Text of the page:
Yates, James. b. August 9, 1906, Brown Settlement (Quitman), Mississippi; Separated, Rail Road Worker, CP 1936 branch secretary; received passport# 365628 on February 5, 1937 which listed his address as 239 West 111th Street, NYC and 229 W 3rd Street, NYC [?] (Quitman, Mississippi); Sailed February 20, 1937 aboard the Ile de France; Arrived in Spain on March 17, 1937; Served with the International Auto Park in Albacete, later assigned to the XI BDE Transport as a driver; Returned to the US on February 16, 1938 aboard the Lafayette, WWII US Army, d. October 1992.
Source: Sail, SACB, Cadre, RA, “James Yates, 87, Head of N. A. A. C. P. Chapter,” New York Times; James Yates, From Mississippi to Madrid, Ancestry.
Photograph: James Yates, Veterans of the Abraham Lincoln Brigade Photograph Collection; ALBA Photo 15; Series I Photographs 1930s-1990s, Box 3, Folder 91. Tamiment Library/Robert F. Wagner Labor Archives. Elmer Holmes Bobst Library, 70 Washington Square South, New York, NY 10012, New York University Libraries.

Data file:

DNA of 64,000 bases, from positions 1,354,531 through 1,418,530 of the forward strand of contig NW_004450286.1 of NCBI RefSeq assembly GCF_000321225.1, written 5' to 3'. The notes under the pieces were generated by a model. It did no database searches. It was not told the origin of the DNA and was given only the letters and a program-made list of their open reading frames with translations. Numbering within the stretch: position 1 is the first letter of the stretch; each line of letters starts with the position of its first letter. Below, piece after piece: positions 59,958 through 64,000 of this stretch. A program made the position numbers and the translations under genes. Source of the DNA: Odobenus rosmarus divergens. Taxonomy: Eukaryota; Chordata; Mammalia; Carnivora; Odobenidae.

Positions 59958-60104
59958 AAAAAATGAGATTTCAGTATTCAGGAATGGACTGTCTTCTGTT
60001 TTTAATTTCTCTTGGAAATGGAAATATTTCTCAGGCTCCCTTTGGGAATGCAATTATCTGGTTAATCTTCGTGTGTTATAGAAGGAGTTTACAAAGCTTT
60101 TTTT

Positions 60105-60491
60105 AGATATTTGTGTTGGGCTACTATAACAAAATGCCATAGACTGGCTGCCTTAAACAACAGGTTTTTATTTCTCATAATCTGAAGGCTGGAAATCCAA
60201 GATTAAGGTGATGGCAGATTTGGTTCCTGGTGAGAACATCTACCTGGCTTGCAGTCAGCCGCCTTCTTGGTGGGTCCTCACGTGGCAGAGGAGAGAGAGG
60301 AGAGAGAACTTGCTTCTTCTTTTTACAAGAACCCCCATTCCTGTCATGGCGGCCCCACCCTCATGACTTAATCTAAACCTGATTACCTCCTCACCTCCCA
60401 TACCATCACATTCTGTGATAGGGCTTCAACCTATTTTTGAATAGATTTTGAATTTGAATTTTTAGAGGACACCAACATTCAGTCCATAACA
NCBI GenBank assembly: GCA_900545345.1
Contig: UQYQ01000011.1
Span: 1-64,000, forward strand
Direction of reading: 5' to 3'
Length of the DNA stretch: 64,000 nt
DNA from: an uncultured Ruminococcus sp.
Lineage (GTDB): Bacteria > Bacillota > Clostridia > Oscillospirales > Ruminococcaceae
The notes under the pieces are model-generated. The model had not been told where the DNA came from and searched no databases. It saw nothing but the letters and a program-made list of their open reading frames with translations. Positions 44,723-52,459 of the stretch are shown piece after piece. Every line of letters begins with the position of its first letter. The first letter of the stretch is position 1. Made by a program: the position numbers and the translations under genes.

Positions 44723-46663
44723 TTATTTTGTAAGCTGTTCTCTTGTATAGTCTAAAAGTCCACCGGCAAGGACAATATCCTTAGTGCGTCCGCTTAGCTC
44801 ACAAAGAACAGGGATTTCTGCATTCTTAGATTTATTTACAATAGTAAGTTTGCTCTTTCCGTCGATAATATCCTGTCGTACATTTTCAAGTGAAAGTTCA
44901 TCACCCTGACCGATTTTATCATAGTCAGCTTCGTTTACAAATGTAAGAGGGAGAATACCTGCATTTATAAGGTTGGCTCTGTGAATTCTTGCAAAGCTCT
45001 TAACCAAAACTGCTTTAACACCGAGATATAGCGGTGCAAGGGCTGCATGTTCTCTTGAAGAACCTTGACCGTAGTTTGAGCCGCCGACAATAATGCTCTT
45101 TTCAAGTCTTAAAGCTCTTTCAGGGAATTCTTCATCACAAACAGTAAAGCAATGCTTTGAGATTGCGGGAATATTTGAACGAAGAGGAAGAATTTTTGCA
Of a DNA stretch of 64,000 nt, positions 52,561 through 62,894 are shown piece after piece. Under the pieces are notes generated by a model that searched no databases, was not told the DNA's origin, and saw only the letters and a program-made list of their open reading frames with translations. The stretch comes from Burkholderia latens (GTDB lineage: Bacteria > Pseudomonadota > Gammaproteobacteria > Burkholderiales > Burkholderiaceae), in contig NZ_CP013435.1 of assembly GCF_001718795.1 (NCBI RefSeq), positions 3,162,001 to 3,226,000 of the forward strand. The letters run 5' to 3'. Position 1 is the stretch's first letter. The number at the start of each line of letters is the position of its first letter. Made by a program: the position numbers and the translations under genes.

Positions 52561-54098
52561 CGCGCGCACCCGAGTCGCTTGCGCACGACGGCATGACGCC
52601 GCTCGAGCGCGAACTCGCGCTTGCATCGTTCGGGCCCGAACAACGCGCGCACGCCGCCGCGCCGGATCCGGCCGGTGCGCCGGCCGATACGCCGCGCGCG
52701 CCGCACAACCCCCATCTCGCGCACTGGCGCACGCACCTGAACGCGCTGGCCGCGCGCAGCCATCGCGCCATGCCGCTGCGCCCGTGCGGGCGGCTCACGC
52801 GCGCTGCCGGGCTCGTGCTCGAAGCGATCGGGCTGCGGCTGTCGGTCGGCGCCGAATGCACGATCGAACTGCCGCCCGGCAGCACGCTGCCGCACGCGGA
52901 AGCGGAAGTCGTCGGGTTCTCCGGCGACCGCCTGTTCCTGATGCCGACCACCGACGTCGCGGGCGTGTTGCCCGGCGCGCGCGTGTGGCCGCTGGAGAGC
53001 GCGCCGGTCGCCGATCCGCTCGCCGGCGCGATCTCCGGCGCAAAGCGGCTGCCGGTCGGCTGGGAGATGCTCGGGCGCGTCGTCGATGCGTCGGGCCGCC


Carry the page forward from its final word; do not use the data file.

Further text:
James Yates was born in Brown Settlement, Mississippi in 1906. In his teens, Yates road the rails to Chicago where he found work in a meatpacking plant. He was later employed as a railroad dining car waiter and was a founding member of the Dining Car Waiter's Union. Yates was active in the unemployment councils, the Scottsboro defense campaign, and the movement to free Angelo Herndon. During the 1930s, Yates moved to New York to find work. During this period, Yates became involved in Communist activities; he joined the party in 1936 and served as Branch Secretary. Yates departed for Europe, on the Ile de France, on February 20, 1937. In Spain, Yates was assigned to transport units. Hospitalized because of illness, Yates returned from Spain aboard the Lafayette on February 16, 1938. Yates served in the U.S. Army during World War II. He trained at Fort McClellan in Alabama and then served in the Signal Corps at Davis Monthan Field near Tucson, Arizona. In February 1943 Yates was transferred from his original unit just before it was shipped overseas. In a letter to the VALB office he reported having learned from good sources it was because I fought in Spain. Following the war Yates studied radio repair and in 1948 opened his own radio repair business. During the 1960's he was an active member of the International Brotherhood of Railroad Porters and head of the Chelsea-Village NAACP branch in New York. In the 1986 Yates published his autobiography From Mississippi to Madrid. The following year he was invited to join the Molasses Pond Writers Workshop located in Franklin Maine where he was a writer in residence until 1992. Yates died in October 1993. In 1995, the Molasses Pond Writers Retreat established an annual award in his honor. ~ Chris Brooks
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